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May 20, 2021

Explained: What is Mylab Coviself, the self-testing Covid-19 kit

Explained: What is Mylab Coviself, the self-testing Covid-19 kit

Covid-19 home test kits: Mylab Coviself kit will reduce burden on existing laboratories, reduce stress on manpower required for home testing, and provide quick results.

Mylab

The Indian Council of Medical Research (ICMR) has approved the country’s first self-testing kit for home use for suspected Covid-19 patients. This kit will reduce burden on existing laboratories, reduce stress on manpower required for home testing, and provide quick results.

Its efficacy, however, is not 100 per cent and has chances of false negatives even if a person has Covid-19.

Mylab Covid-19 home test kits

Mylab, a Pune-based pharma company, has designed this kit. The principle it follows is of rapid antigen test, where a nasal swab sample is tested for the virus and gives results within 15 minutes. “For India, we will make millions of kits available at fraction of the cost of such kits in the US,” said Dr Hasmukh Rawal, managing director in Mylab. The kit will cost Rs 250. Mylab’s current production capacity is 70 lakh kits per week, it plans to scale upto one crore kits per week in the next fortnight.

“Most western countries have allowed self-test for their citizens and consider it as a powerful tool to break the chain. This easy-to-use test combines with Myab’s AI-powered mobile app so that a user can know his/her positive status, submit the result to ICMR directly for traceability, and know what to do next in either case of result. We are sure this small step will be a big leap in mitigating the second and subsequent waves,” said Sujit Jain, Director at Mylab Discovery Solutions.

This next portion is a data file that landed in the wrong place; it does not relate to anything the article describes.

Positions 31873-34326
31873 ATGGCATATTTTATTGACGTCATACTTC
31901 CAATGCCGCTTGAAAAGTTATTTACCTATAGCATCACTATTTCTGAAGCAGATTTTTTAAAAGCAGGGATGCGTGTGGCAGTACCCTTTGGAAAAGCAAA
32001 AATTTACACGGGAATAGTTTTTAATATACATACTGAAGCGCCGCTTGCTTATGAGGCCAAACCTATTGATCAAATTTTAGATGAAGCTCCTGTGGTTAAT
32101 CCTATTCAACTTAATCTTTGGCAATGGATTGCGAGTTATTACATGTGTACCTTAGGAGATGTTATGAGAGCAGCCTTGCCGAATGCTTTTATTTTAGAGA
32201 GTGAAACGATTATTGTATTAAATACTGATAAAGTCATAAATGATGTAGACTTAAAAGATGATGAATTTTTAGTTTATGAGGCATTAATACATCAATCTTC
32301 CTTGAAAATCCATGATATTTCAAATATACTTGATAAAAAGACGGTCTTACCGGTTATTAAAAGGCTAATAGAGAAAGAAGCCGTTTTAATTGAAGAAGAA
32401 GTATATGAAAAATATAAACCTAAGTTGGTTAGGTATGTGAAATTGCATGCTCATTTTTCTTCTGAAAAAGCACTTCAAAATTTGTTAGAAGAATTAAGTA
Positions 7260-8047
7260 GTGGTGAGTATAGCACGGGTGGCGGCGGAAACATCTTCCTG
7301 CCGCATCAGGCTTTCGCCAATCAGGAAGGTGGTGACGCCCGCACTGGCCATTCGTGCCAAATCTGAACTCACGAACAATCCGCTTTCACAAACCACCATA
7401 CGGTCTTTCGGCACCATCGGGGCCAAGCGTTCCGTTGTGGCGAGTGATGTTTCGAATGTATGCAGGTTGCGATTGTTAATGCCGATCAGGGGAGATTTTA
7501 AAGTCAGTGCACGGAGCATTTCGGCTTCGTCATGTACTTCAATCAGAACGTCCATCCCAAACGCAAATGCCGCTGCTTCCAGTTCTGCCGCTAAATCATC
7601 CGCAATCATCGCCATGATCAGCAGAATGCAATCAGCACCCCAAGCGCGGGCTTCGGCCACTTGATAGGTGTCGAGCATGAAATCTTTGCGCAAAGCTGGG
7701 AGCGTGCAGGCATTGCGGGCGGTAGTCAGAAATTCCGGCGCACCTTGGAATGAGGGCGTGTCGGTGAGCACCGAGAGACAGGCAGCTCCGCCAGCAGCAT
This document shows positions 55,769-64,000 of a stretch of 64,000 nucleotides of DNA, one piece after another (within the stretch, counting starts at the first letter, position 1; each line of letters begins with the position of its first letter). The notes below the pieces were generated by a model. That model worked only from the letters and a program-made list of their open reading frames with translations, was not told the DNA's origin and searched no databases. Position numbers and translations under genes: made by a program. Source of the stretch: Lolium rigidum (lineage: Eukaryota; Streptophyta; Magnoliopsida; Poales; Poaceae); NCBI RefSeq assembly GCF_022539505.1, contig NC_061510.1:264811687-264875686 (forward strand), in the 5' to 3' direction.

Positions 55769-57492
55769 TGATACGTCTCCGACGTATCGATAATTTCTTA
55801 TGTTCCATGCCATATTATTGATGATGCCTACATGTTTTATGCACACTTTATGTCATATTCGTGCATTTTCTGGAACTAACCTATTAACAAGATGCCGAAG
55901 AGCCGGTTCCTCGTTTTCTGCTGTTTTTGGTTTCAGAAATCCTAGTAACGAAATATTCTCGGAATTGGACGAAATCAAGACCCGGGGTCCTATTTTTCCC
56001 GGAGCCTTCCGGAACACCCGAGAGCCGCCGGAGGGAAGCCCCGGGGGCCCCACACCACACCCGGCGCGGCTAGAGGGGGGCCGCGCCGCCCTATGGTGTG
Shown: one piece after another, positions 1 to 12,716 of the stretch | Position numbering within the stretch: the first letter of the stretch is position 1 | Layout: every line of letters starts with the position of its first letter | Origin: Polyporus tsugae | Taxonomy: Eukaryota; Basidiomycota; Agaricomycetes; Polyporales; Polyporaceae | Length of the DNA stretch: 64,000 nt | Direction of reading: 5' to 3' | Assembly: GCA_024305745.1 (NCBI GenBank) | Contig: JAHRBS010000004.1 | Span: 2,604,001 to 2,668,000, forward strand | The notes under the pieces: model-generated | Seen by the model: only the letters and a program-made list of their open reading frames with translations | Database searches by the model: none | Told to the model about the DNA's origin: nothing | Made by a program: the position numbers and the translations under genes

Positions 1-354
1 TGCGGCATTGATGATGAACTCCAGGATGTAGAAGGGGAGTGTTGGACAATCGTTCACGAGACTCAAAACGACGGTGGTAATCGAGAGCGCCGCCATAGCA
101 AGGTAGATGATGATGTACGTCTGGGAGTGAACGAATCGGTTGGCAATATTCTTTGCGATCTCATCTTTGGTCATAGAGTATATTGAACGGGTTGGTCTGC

Who can use the Covid home test kit?

ICMR has advised this test for only those who have symptoms or are high risk contacts of positive patients and need to conduct a test at home. If positive, the person will be considered Covid-19 positive and will not require RT-PCR as a confirmatory test. This test is synced with a mobile app which will help directly feed data on ICMR portal for contact tracing. This test is not advised for general screening in public places of hawkers, show owners, or commuters.

If a person has symptoms and tests negative on this kit, he has to undergo RT-PCR test.

While this test cost Rs 250, RT-PCR cost between Rs 500 to 1500 and a rapid antigen test in laboratory cost Rs 300-900 in different states.

Process of using Covid-19 home test kit

The kit comes with a pre-filled extraction tube, sterile nasal swab, a testing card and a bio hazard bag. The person taking the test has to first download and feed all details on a mobile app of Coviself. The person has to sanitise his hands, clean the surface on which he will place kit. He has to insert the swab into his nose 2-4 cms inside or until it touches the back of nasal tract. The swab is then swirled inside the extraction tube to mix with the liquid inside, the tube is tightly closed, and two drop from extraction tube’s outlet are spilled onto the testing card. The result comes within 15 minutes. A person is positive for Covid-19 if two lines appear on testing card on marker ’t’ for testing line and ‘c’ for quality control line, negative if a single line appears on marker ‘c’.

The tube and swab have to be sealed in bio hazard bag and disposed as biomedical waste.

When is the test considered invalid?

If it takes more than 20 minutes to show results or if a line does not flash across marker ‘c’ then the test is invalid.

Drawbacks of Covid-19 home test kit

If a Covid-19 infected person is asymptomatic and tests negative, this test may give a false sense of security. While rapid antigen test serves as a quick mass surveillance tool, over dependence on it for testing is not advisable. It should only supplement, not form bulk of testing. The test has high chances of false negatives. RT-PCR is considered the gold standard for Covid-19 testing. If a symptomatic person tests negative for Covid-19 through rapid antigen, a RT-PCR is highly recommended.

Also if the sample is not collected properly or swab is contaminated, the test is a futile exercise. Nasal swab collection requires proper insertion and extraction, a technique that requires basic training that common men do not have.

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